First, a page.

Malaysia Ponders What to Do with a White Elephant

Cancellation of an aluminum smelter leaves the Bakun Dam with no reason to exist

Asia Sentinel 

The recent decision recently by Rio Tinto Alcan to pull out of a US$2 billion aluminum smelter project next to the Bakun Dam in Sarawak ends a five-year campaign to find something – anything – to do with the 2,400 megawatts of power generated by the mammoth dam, one of the cherished mega-projects of former Prime Minister Mahathir Mohamad.

The cancellation, over how much to charge for the dam’s power, leaves both the Malaysian government and the state government in Sarawak stumbling around with vast amounts of generated power and nothing to use it for.

Negotiations had been underway since 2007 for the construction of the smelter. In a prepared news release, Rio Tinto Alcan chief executive officer Jacynthe Côté said that “while a great deal of progress was made in negotiations with Sarawak Energy Berhad, agreement on a long- term competitive power supply contract could not be reached.”

“We have built solid relationships with the government and our stakeholders in Sarawak and more broadly in Malaysia and we thank them for their support. Looking into the future, we remain interested in development opportunities that may arise within the state and the country,” Côté said.

The decision by the Australia-based mining company to pull out is the latest blow in a saga that has gone on since the early 1980s, over a facility that Transparency International has called a “monument to corruption.” 

The dam, said to be the largest rock-and-gravel filled dam on earth, blocks the upper reaches of the Rajang River, standing as a white elephant on a global scale. The common wisdom is that it was developed so that Chief Minister Taib Mahmud could use it as an excuse to log the 23,000 hectares of virgin rainforest in the dam watershed and deliver the timber into the hands of timber barons. The Sarawak government is said to be planning another half-dozen dams to create even more unusable power. Environmentalists say the only reason for the dams is to provide an excuse to log off the watershed.

As there was no competitive bidding for the RM15 billion contract to build the dam in the first place, there was no competitive bidding over the plan to build the smelter. Cahya Mata Sarawak (CMS), a company connected to the Taib famly and which owns 40 percent of the Sarawak Aluminium Company (SALCO) smelter development, announced the termination in late March in a filing with the Malaysian stock exchange, to the jubilation of environmentalists.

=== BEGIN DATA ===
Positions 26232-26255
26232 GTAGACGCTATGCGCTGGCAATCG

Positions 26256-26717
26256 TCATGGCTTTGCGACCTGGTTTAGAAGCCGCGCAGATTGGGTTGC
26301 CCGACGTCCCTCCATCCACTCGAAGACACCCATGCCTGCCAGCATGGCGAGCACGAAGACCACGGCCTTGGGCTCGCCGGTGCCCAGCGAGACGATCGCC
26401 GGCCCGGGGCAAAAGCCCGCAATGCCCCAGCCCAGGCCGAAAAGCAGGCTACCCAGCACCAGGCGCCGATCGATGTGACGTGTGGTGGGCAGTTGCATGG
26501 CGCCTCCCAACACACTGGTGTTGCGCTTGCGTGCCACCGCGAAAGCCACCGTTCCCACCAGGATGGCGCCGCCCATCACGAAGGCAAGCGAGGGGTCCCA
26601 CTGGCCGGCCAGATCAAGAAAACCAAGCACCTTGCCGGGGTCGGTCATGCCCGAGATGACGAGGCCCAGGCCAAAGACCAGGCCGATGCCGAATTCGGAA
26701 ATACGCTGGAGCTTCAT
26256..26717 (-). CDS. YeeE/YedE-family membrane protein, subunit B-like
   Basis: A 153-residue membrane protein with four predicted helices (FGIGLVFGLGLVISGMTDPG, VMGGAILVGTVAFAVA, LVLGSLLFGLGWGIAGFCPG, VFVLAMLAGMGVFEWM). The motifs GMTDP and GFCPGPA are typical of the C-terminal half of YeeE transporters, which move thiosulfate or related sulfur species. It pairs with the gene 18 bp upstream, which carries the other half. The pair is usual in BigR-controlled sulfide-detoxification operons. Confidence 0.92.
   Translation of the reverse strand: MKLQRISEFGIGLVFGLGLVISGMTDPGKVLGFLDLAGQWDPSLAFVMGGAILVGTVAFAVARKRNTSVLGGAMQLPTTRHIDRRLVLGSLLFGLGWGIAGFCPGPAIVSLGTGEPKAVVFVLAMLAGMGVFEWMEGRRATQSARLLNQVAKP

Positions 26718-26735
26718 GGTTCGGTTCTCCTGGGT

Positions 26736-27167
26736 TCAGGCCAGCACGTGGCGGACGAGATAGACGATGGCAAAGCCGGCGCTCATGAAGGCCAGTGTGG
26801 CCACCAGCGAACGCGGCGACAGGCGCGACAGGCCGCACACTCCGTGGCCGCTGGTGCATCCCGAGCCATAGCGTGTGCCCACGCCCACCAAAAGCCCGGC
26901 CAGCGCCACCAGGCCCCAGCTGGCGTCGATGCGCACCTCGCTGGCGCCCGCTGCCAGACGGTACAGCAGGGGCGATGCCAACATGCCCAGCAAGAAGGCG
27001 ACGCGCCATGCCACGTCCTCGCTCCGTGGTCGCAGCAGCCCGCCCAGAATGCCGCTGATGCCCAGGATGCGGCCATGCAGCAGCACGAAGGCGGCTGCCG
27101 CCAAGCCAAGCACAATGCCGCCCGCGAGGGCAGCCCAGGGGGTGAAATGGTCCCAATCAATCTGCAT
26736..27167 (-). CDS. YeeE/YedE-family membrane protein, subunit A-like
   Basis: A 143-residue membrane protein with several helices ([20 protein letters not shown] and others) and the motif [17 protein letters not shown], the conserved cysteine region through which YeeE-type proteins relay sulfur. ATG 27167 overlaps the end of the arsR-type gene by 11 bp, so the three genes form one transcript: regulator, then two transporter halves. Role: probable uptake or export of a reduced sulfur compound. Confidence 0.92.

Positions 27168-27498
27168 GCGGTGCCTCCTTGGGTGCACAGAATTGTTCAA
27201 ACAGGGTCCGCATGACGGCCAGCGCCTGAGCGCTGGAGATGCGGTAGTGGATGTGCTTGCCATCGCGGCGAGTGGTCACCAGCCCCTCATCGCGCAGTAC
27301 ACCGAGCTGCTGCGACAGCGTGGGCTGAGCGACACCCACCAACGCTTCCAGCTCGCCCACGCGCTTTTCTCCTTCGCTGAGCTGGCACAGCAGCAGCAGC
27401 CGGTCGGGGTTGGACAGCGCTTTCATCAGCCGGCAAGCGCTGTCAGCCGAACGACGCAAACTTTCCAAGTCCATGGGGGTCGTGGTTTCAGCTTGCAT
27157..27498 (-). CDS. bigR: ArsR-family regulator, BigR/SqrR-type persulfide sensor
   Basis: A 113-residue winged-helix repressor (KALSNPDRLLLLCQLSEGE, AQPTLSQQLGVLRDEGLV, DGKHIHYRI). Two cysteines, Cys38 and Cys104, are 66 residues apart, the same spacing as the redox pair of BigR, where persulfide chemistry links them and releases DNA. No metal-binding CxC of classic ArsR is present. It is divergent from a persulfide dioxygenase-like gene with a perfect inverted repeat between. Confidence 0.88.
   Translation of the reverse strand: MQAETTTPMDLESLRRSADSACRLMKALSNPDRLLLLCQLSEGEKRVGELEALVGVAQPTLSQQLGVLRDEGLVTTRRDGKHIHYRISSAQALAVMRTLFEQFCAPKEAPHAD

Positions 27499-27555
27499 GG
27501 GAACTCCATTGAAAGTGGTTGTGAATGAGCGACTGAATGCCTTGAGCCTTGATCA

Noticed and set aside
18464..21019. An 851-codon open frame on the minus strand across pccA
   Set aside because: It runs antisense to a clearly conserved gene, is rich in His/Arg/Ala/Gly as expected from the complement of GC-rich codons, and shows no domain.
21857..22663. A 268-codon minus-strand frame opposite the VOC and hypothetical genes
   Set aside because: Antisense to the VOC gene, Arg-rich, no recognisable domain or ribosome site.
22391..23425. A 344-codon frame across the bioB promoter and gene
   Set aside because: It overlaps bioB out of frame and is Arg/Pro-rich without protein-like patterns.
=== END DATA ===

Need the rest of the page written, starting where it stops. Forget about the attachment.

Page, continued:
“There is no market for the power,” Ame Trandem, the regional head of the International Rivers NGO, told Asia Sentinel. “They have resettled 10,000 people, it has had a devastating impact on the area and the people who live there. There is no market for the electricity.” 

Former Prime Minister Ahmad Abdullah Badawi tried to cancel the project when he followed Mahathir into office, but was unable to do so, part of the eternal enmity he earned from Mahathir, who worked tirelessly to drive him from office. When Badawi came to power in 2003 as Malaysia’s prime minister, he told delegates to the 57th United Malays National Organization’s 57th general assembly that he would turn away from Mahathir’s economic strategies. “That era is over,” he told the delegates. It was soon Badawi’s era that was over.

Barry Wain. In his definitive history of Mahathr’s political career, “Malaysian Maverick: Mahathir Mohamad in Turbulent Times (Palgrave McMillan, US$88 from Amazon), estimated that Mahathir may well have wasted or burned up as much as RM100 billion (US$40 billion at earlier exchange rates when the projects were active) on grandiose projects and the corruption that that the projects engendered as he sought to turn Malaysia into an industrialized state. That includes the ill-fated Perwaja Steel project, which is estimated to have lost US$800 million before it was shut down; the Proton national car, which continues to bleed money, and many more.